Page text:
Do you want a useful tool that can dig out a foxhole, open those pesky security doors, help you remove IEDs, fend off Viking invaders, and be concealed under a suit jacket or tuxedo for those high-stakes weddings? Then you are in need of one tactical tomahawks. Not only for all your combat, but also your day-to-day needs as well.
Whether you are looking for something more utilitarian to make your job easier, or something for your next brutal match in the Thunderdome, you’ll find something on this list perfect for you, and even something that might just be right for your lady. With something for every budget, we’ve outlined 12 of our favorite tomahawks.
United Cutlery Black Ronin
Ordinarily, you wouldn’t want to throw a tactical tomahawk since the end result is usually that you have to go out and buy a new tomahawk since yours is now lost, dull, or in the hands of someone else. If you absolutely must have a tactical ‘hawk to chuck around for fun or competition, then the Black Ronin is going to be your best bet. They’re inexpensive and the multiple protrusions, long poll spike, and spiked handle mean that even on half turns and partial throws, you’re likely to get it to stick somewhere. You probably will want to buy more than one at a time though.
SOG F01T Tactical Tomahawk
The SOG Tactical Tomahawk is the updated version of the ‘hawk model that found popularity with soldiers in Vietnam. The broader stainless steel head and fiberglass body are intended for use in heavily wooded or jungle environments since it is better at chopping or path clearing than some of the other options. The vicious spike on the poll side can go in deep and won’t come out easily. This is your daddy’s tomahawk in all the best ways.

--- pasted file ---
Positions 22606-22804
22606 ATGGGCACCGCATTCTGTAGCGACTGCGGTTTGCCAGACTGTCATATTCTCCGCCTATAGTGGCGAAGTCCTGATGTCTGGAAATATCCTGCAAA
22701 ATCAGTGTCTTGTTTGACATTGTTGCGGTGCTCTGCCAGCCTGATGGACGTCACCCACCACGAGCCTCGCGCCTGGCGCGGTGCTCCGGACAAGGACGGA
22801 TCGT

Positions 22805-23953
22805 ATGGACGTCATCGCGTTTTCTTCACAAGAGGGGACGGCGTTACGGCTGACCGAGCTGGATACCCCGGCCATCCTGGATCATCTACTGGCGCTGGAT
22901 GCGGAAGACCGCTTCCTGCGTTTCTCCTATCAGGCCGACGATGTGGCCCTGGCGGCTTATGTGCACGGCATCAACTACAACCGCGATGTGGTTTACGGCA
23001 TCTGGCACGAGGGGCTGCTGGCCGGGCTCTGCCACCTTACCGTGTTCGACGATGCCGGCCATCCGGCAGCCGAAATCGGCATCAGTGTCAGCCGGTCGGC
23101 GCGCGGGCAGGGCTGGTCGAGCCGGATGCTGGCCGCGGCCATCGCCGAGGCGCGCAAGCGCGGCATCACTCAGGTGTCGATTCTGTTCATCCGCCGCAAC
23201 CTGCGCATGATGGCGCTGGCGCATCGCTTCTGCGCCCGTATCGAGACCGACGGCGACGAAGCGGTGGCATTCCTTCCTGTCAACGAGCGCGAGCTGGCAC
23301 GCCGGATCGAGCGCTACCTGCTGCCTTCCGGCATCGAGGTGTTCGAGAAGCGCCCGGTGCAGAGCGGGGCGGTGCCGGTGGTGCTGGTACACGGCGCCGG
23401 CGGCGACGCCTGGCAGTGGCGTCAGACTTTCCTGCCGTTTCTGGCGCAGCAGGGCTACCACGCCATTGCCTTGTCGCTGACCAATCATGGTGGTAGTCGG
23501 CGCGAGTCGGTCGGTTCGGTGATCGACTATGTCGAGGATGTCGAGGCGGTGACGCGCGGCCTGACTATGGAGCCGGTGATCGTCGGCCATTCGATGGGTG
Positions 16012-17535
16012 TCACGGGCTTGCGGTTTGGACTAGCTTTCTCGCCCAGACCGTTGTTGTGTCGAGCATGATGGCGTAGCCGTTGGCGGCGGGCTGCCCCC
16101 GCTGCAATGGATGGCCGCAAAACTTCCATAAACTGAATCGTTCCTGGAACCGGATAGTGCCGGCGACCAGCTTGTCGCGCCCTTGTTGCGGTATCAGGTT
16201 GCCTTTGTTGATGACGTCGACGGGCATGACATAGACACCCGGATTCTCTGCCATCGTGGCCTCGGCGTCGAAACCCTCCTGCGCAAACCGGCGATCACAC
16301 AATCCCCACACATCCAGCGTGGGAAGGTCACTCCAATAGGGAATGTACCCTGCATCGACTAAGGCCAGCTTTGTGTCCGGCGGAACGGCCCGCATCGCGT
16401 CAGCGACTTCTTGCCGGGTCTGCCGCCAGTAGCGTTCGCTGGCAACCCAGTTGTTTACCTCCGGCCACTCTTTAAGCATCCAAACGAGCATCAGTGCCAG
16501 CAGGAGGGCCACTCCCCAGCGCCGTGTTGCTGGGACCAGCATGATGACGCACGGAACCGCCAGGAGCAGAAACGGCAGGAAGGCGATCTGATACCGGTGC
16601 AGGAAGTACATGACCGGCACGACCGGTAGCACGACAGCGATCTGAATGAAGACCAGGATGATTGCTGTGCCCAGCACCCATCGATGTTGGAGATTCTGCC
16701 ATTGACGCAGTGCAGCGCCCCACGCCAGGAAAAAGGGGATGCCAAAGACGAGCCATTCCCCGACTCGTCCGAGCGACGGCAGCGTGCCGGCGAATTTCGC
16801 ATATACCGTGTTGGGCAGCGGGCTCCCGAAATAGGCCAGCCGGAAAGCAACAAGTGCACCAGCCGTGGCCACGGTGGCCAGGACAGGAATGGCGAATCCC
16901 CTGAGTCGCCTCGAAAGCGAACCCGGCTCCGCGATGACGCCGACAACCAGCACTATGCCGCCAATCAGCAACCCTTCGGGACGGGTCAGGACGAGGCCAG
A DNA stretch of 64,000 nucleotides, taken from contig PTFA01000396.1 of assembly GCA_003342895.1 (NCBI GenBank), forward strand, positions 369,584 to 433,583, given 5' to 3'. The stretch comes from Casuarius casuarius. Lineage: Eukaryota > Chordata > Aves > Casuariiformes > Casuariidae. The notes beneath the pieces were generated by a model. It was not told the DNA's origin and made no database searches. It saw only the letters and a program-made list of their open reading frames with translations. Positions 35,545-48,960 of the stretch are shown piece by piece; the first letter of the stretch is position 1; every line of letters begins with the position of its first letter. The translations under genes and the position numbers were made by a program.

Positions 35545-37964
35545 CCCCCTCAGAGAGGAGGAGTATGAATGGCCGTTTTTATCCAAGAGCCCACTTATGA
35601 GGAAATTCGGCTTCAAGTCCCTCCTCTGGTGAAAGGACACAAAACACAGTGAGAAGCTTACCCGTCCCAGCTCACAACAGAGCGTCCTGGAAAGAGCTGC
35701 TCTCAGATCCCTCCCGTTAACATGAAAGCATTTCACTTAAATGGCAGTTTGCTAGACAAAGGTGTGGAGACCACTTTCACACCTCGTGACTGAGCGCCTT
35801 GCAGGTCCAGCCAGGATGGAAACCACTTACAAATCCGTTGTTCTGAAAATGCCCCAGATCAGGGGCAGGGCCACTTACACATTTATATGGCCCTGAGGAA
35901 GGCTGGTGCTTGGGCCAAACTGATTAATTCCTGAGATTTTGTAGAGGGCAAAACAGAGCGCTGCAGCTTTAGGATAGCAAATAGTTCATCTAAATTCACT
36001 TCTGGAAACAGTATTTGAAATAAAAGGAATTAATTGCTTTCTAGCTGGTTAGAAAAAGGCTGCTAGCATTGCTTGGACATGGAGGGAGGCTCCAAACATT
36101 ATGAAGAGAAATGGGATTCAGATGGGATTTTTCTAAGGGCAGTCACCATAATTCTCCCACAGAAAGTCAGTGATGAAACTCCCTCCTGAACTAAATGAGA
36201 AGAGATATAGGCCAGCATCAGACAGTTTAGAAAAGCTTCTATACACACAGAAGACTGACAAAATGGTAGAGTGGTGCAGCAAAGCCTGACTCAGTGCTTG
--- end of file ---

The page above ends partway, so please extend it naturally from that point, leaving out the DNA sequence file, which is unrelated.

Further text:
Browning Shock N’ Awe
This is the “standard sidearm” of the tomahawk world. Like the RnD it has a singular, deadly purpose. It’s a nasty little customer with a long puncturing spike on the poll side that is meant to go in and pull out cleanly. It isn’t quite as fancy as the RnD since it is best employed as a fighting hand axe rather than a multiple-use close-quarters combat weapon. You won’t need to learn as many special skills, or spend as much money, but for what it does, it does with violent efficiency.
Smith & Wesson E&E Tomahawk
The Extraction and Evasion model by S&W doesn’t specialize in any particular area but rather gives you better than average usage in all arenas. It is light enough for combat, sturdy enough for some breaching, and able to punch and pry thanks to the full tang head. Basically it is the standard fallback for those days when you aren’t sure what you’ll face. The E&E will prepare you to face any challenge.
It looks like a hatchet, but don’t let that confuse you. While it can handle some light chopping, it is much better at prying open cars like sardine cans. If you need to dig through consumer-grade metal, the Kangee will allow you to do so with speed and precision. The smaller design gives you high penetration while the shape pulls apart your target with every swing. The hammer on the poll side keeps the weight low and gives an effective blunt instrument not common in tactical tomahawks.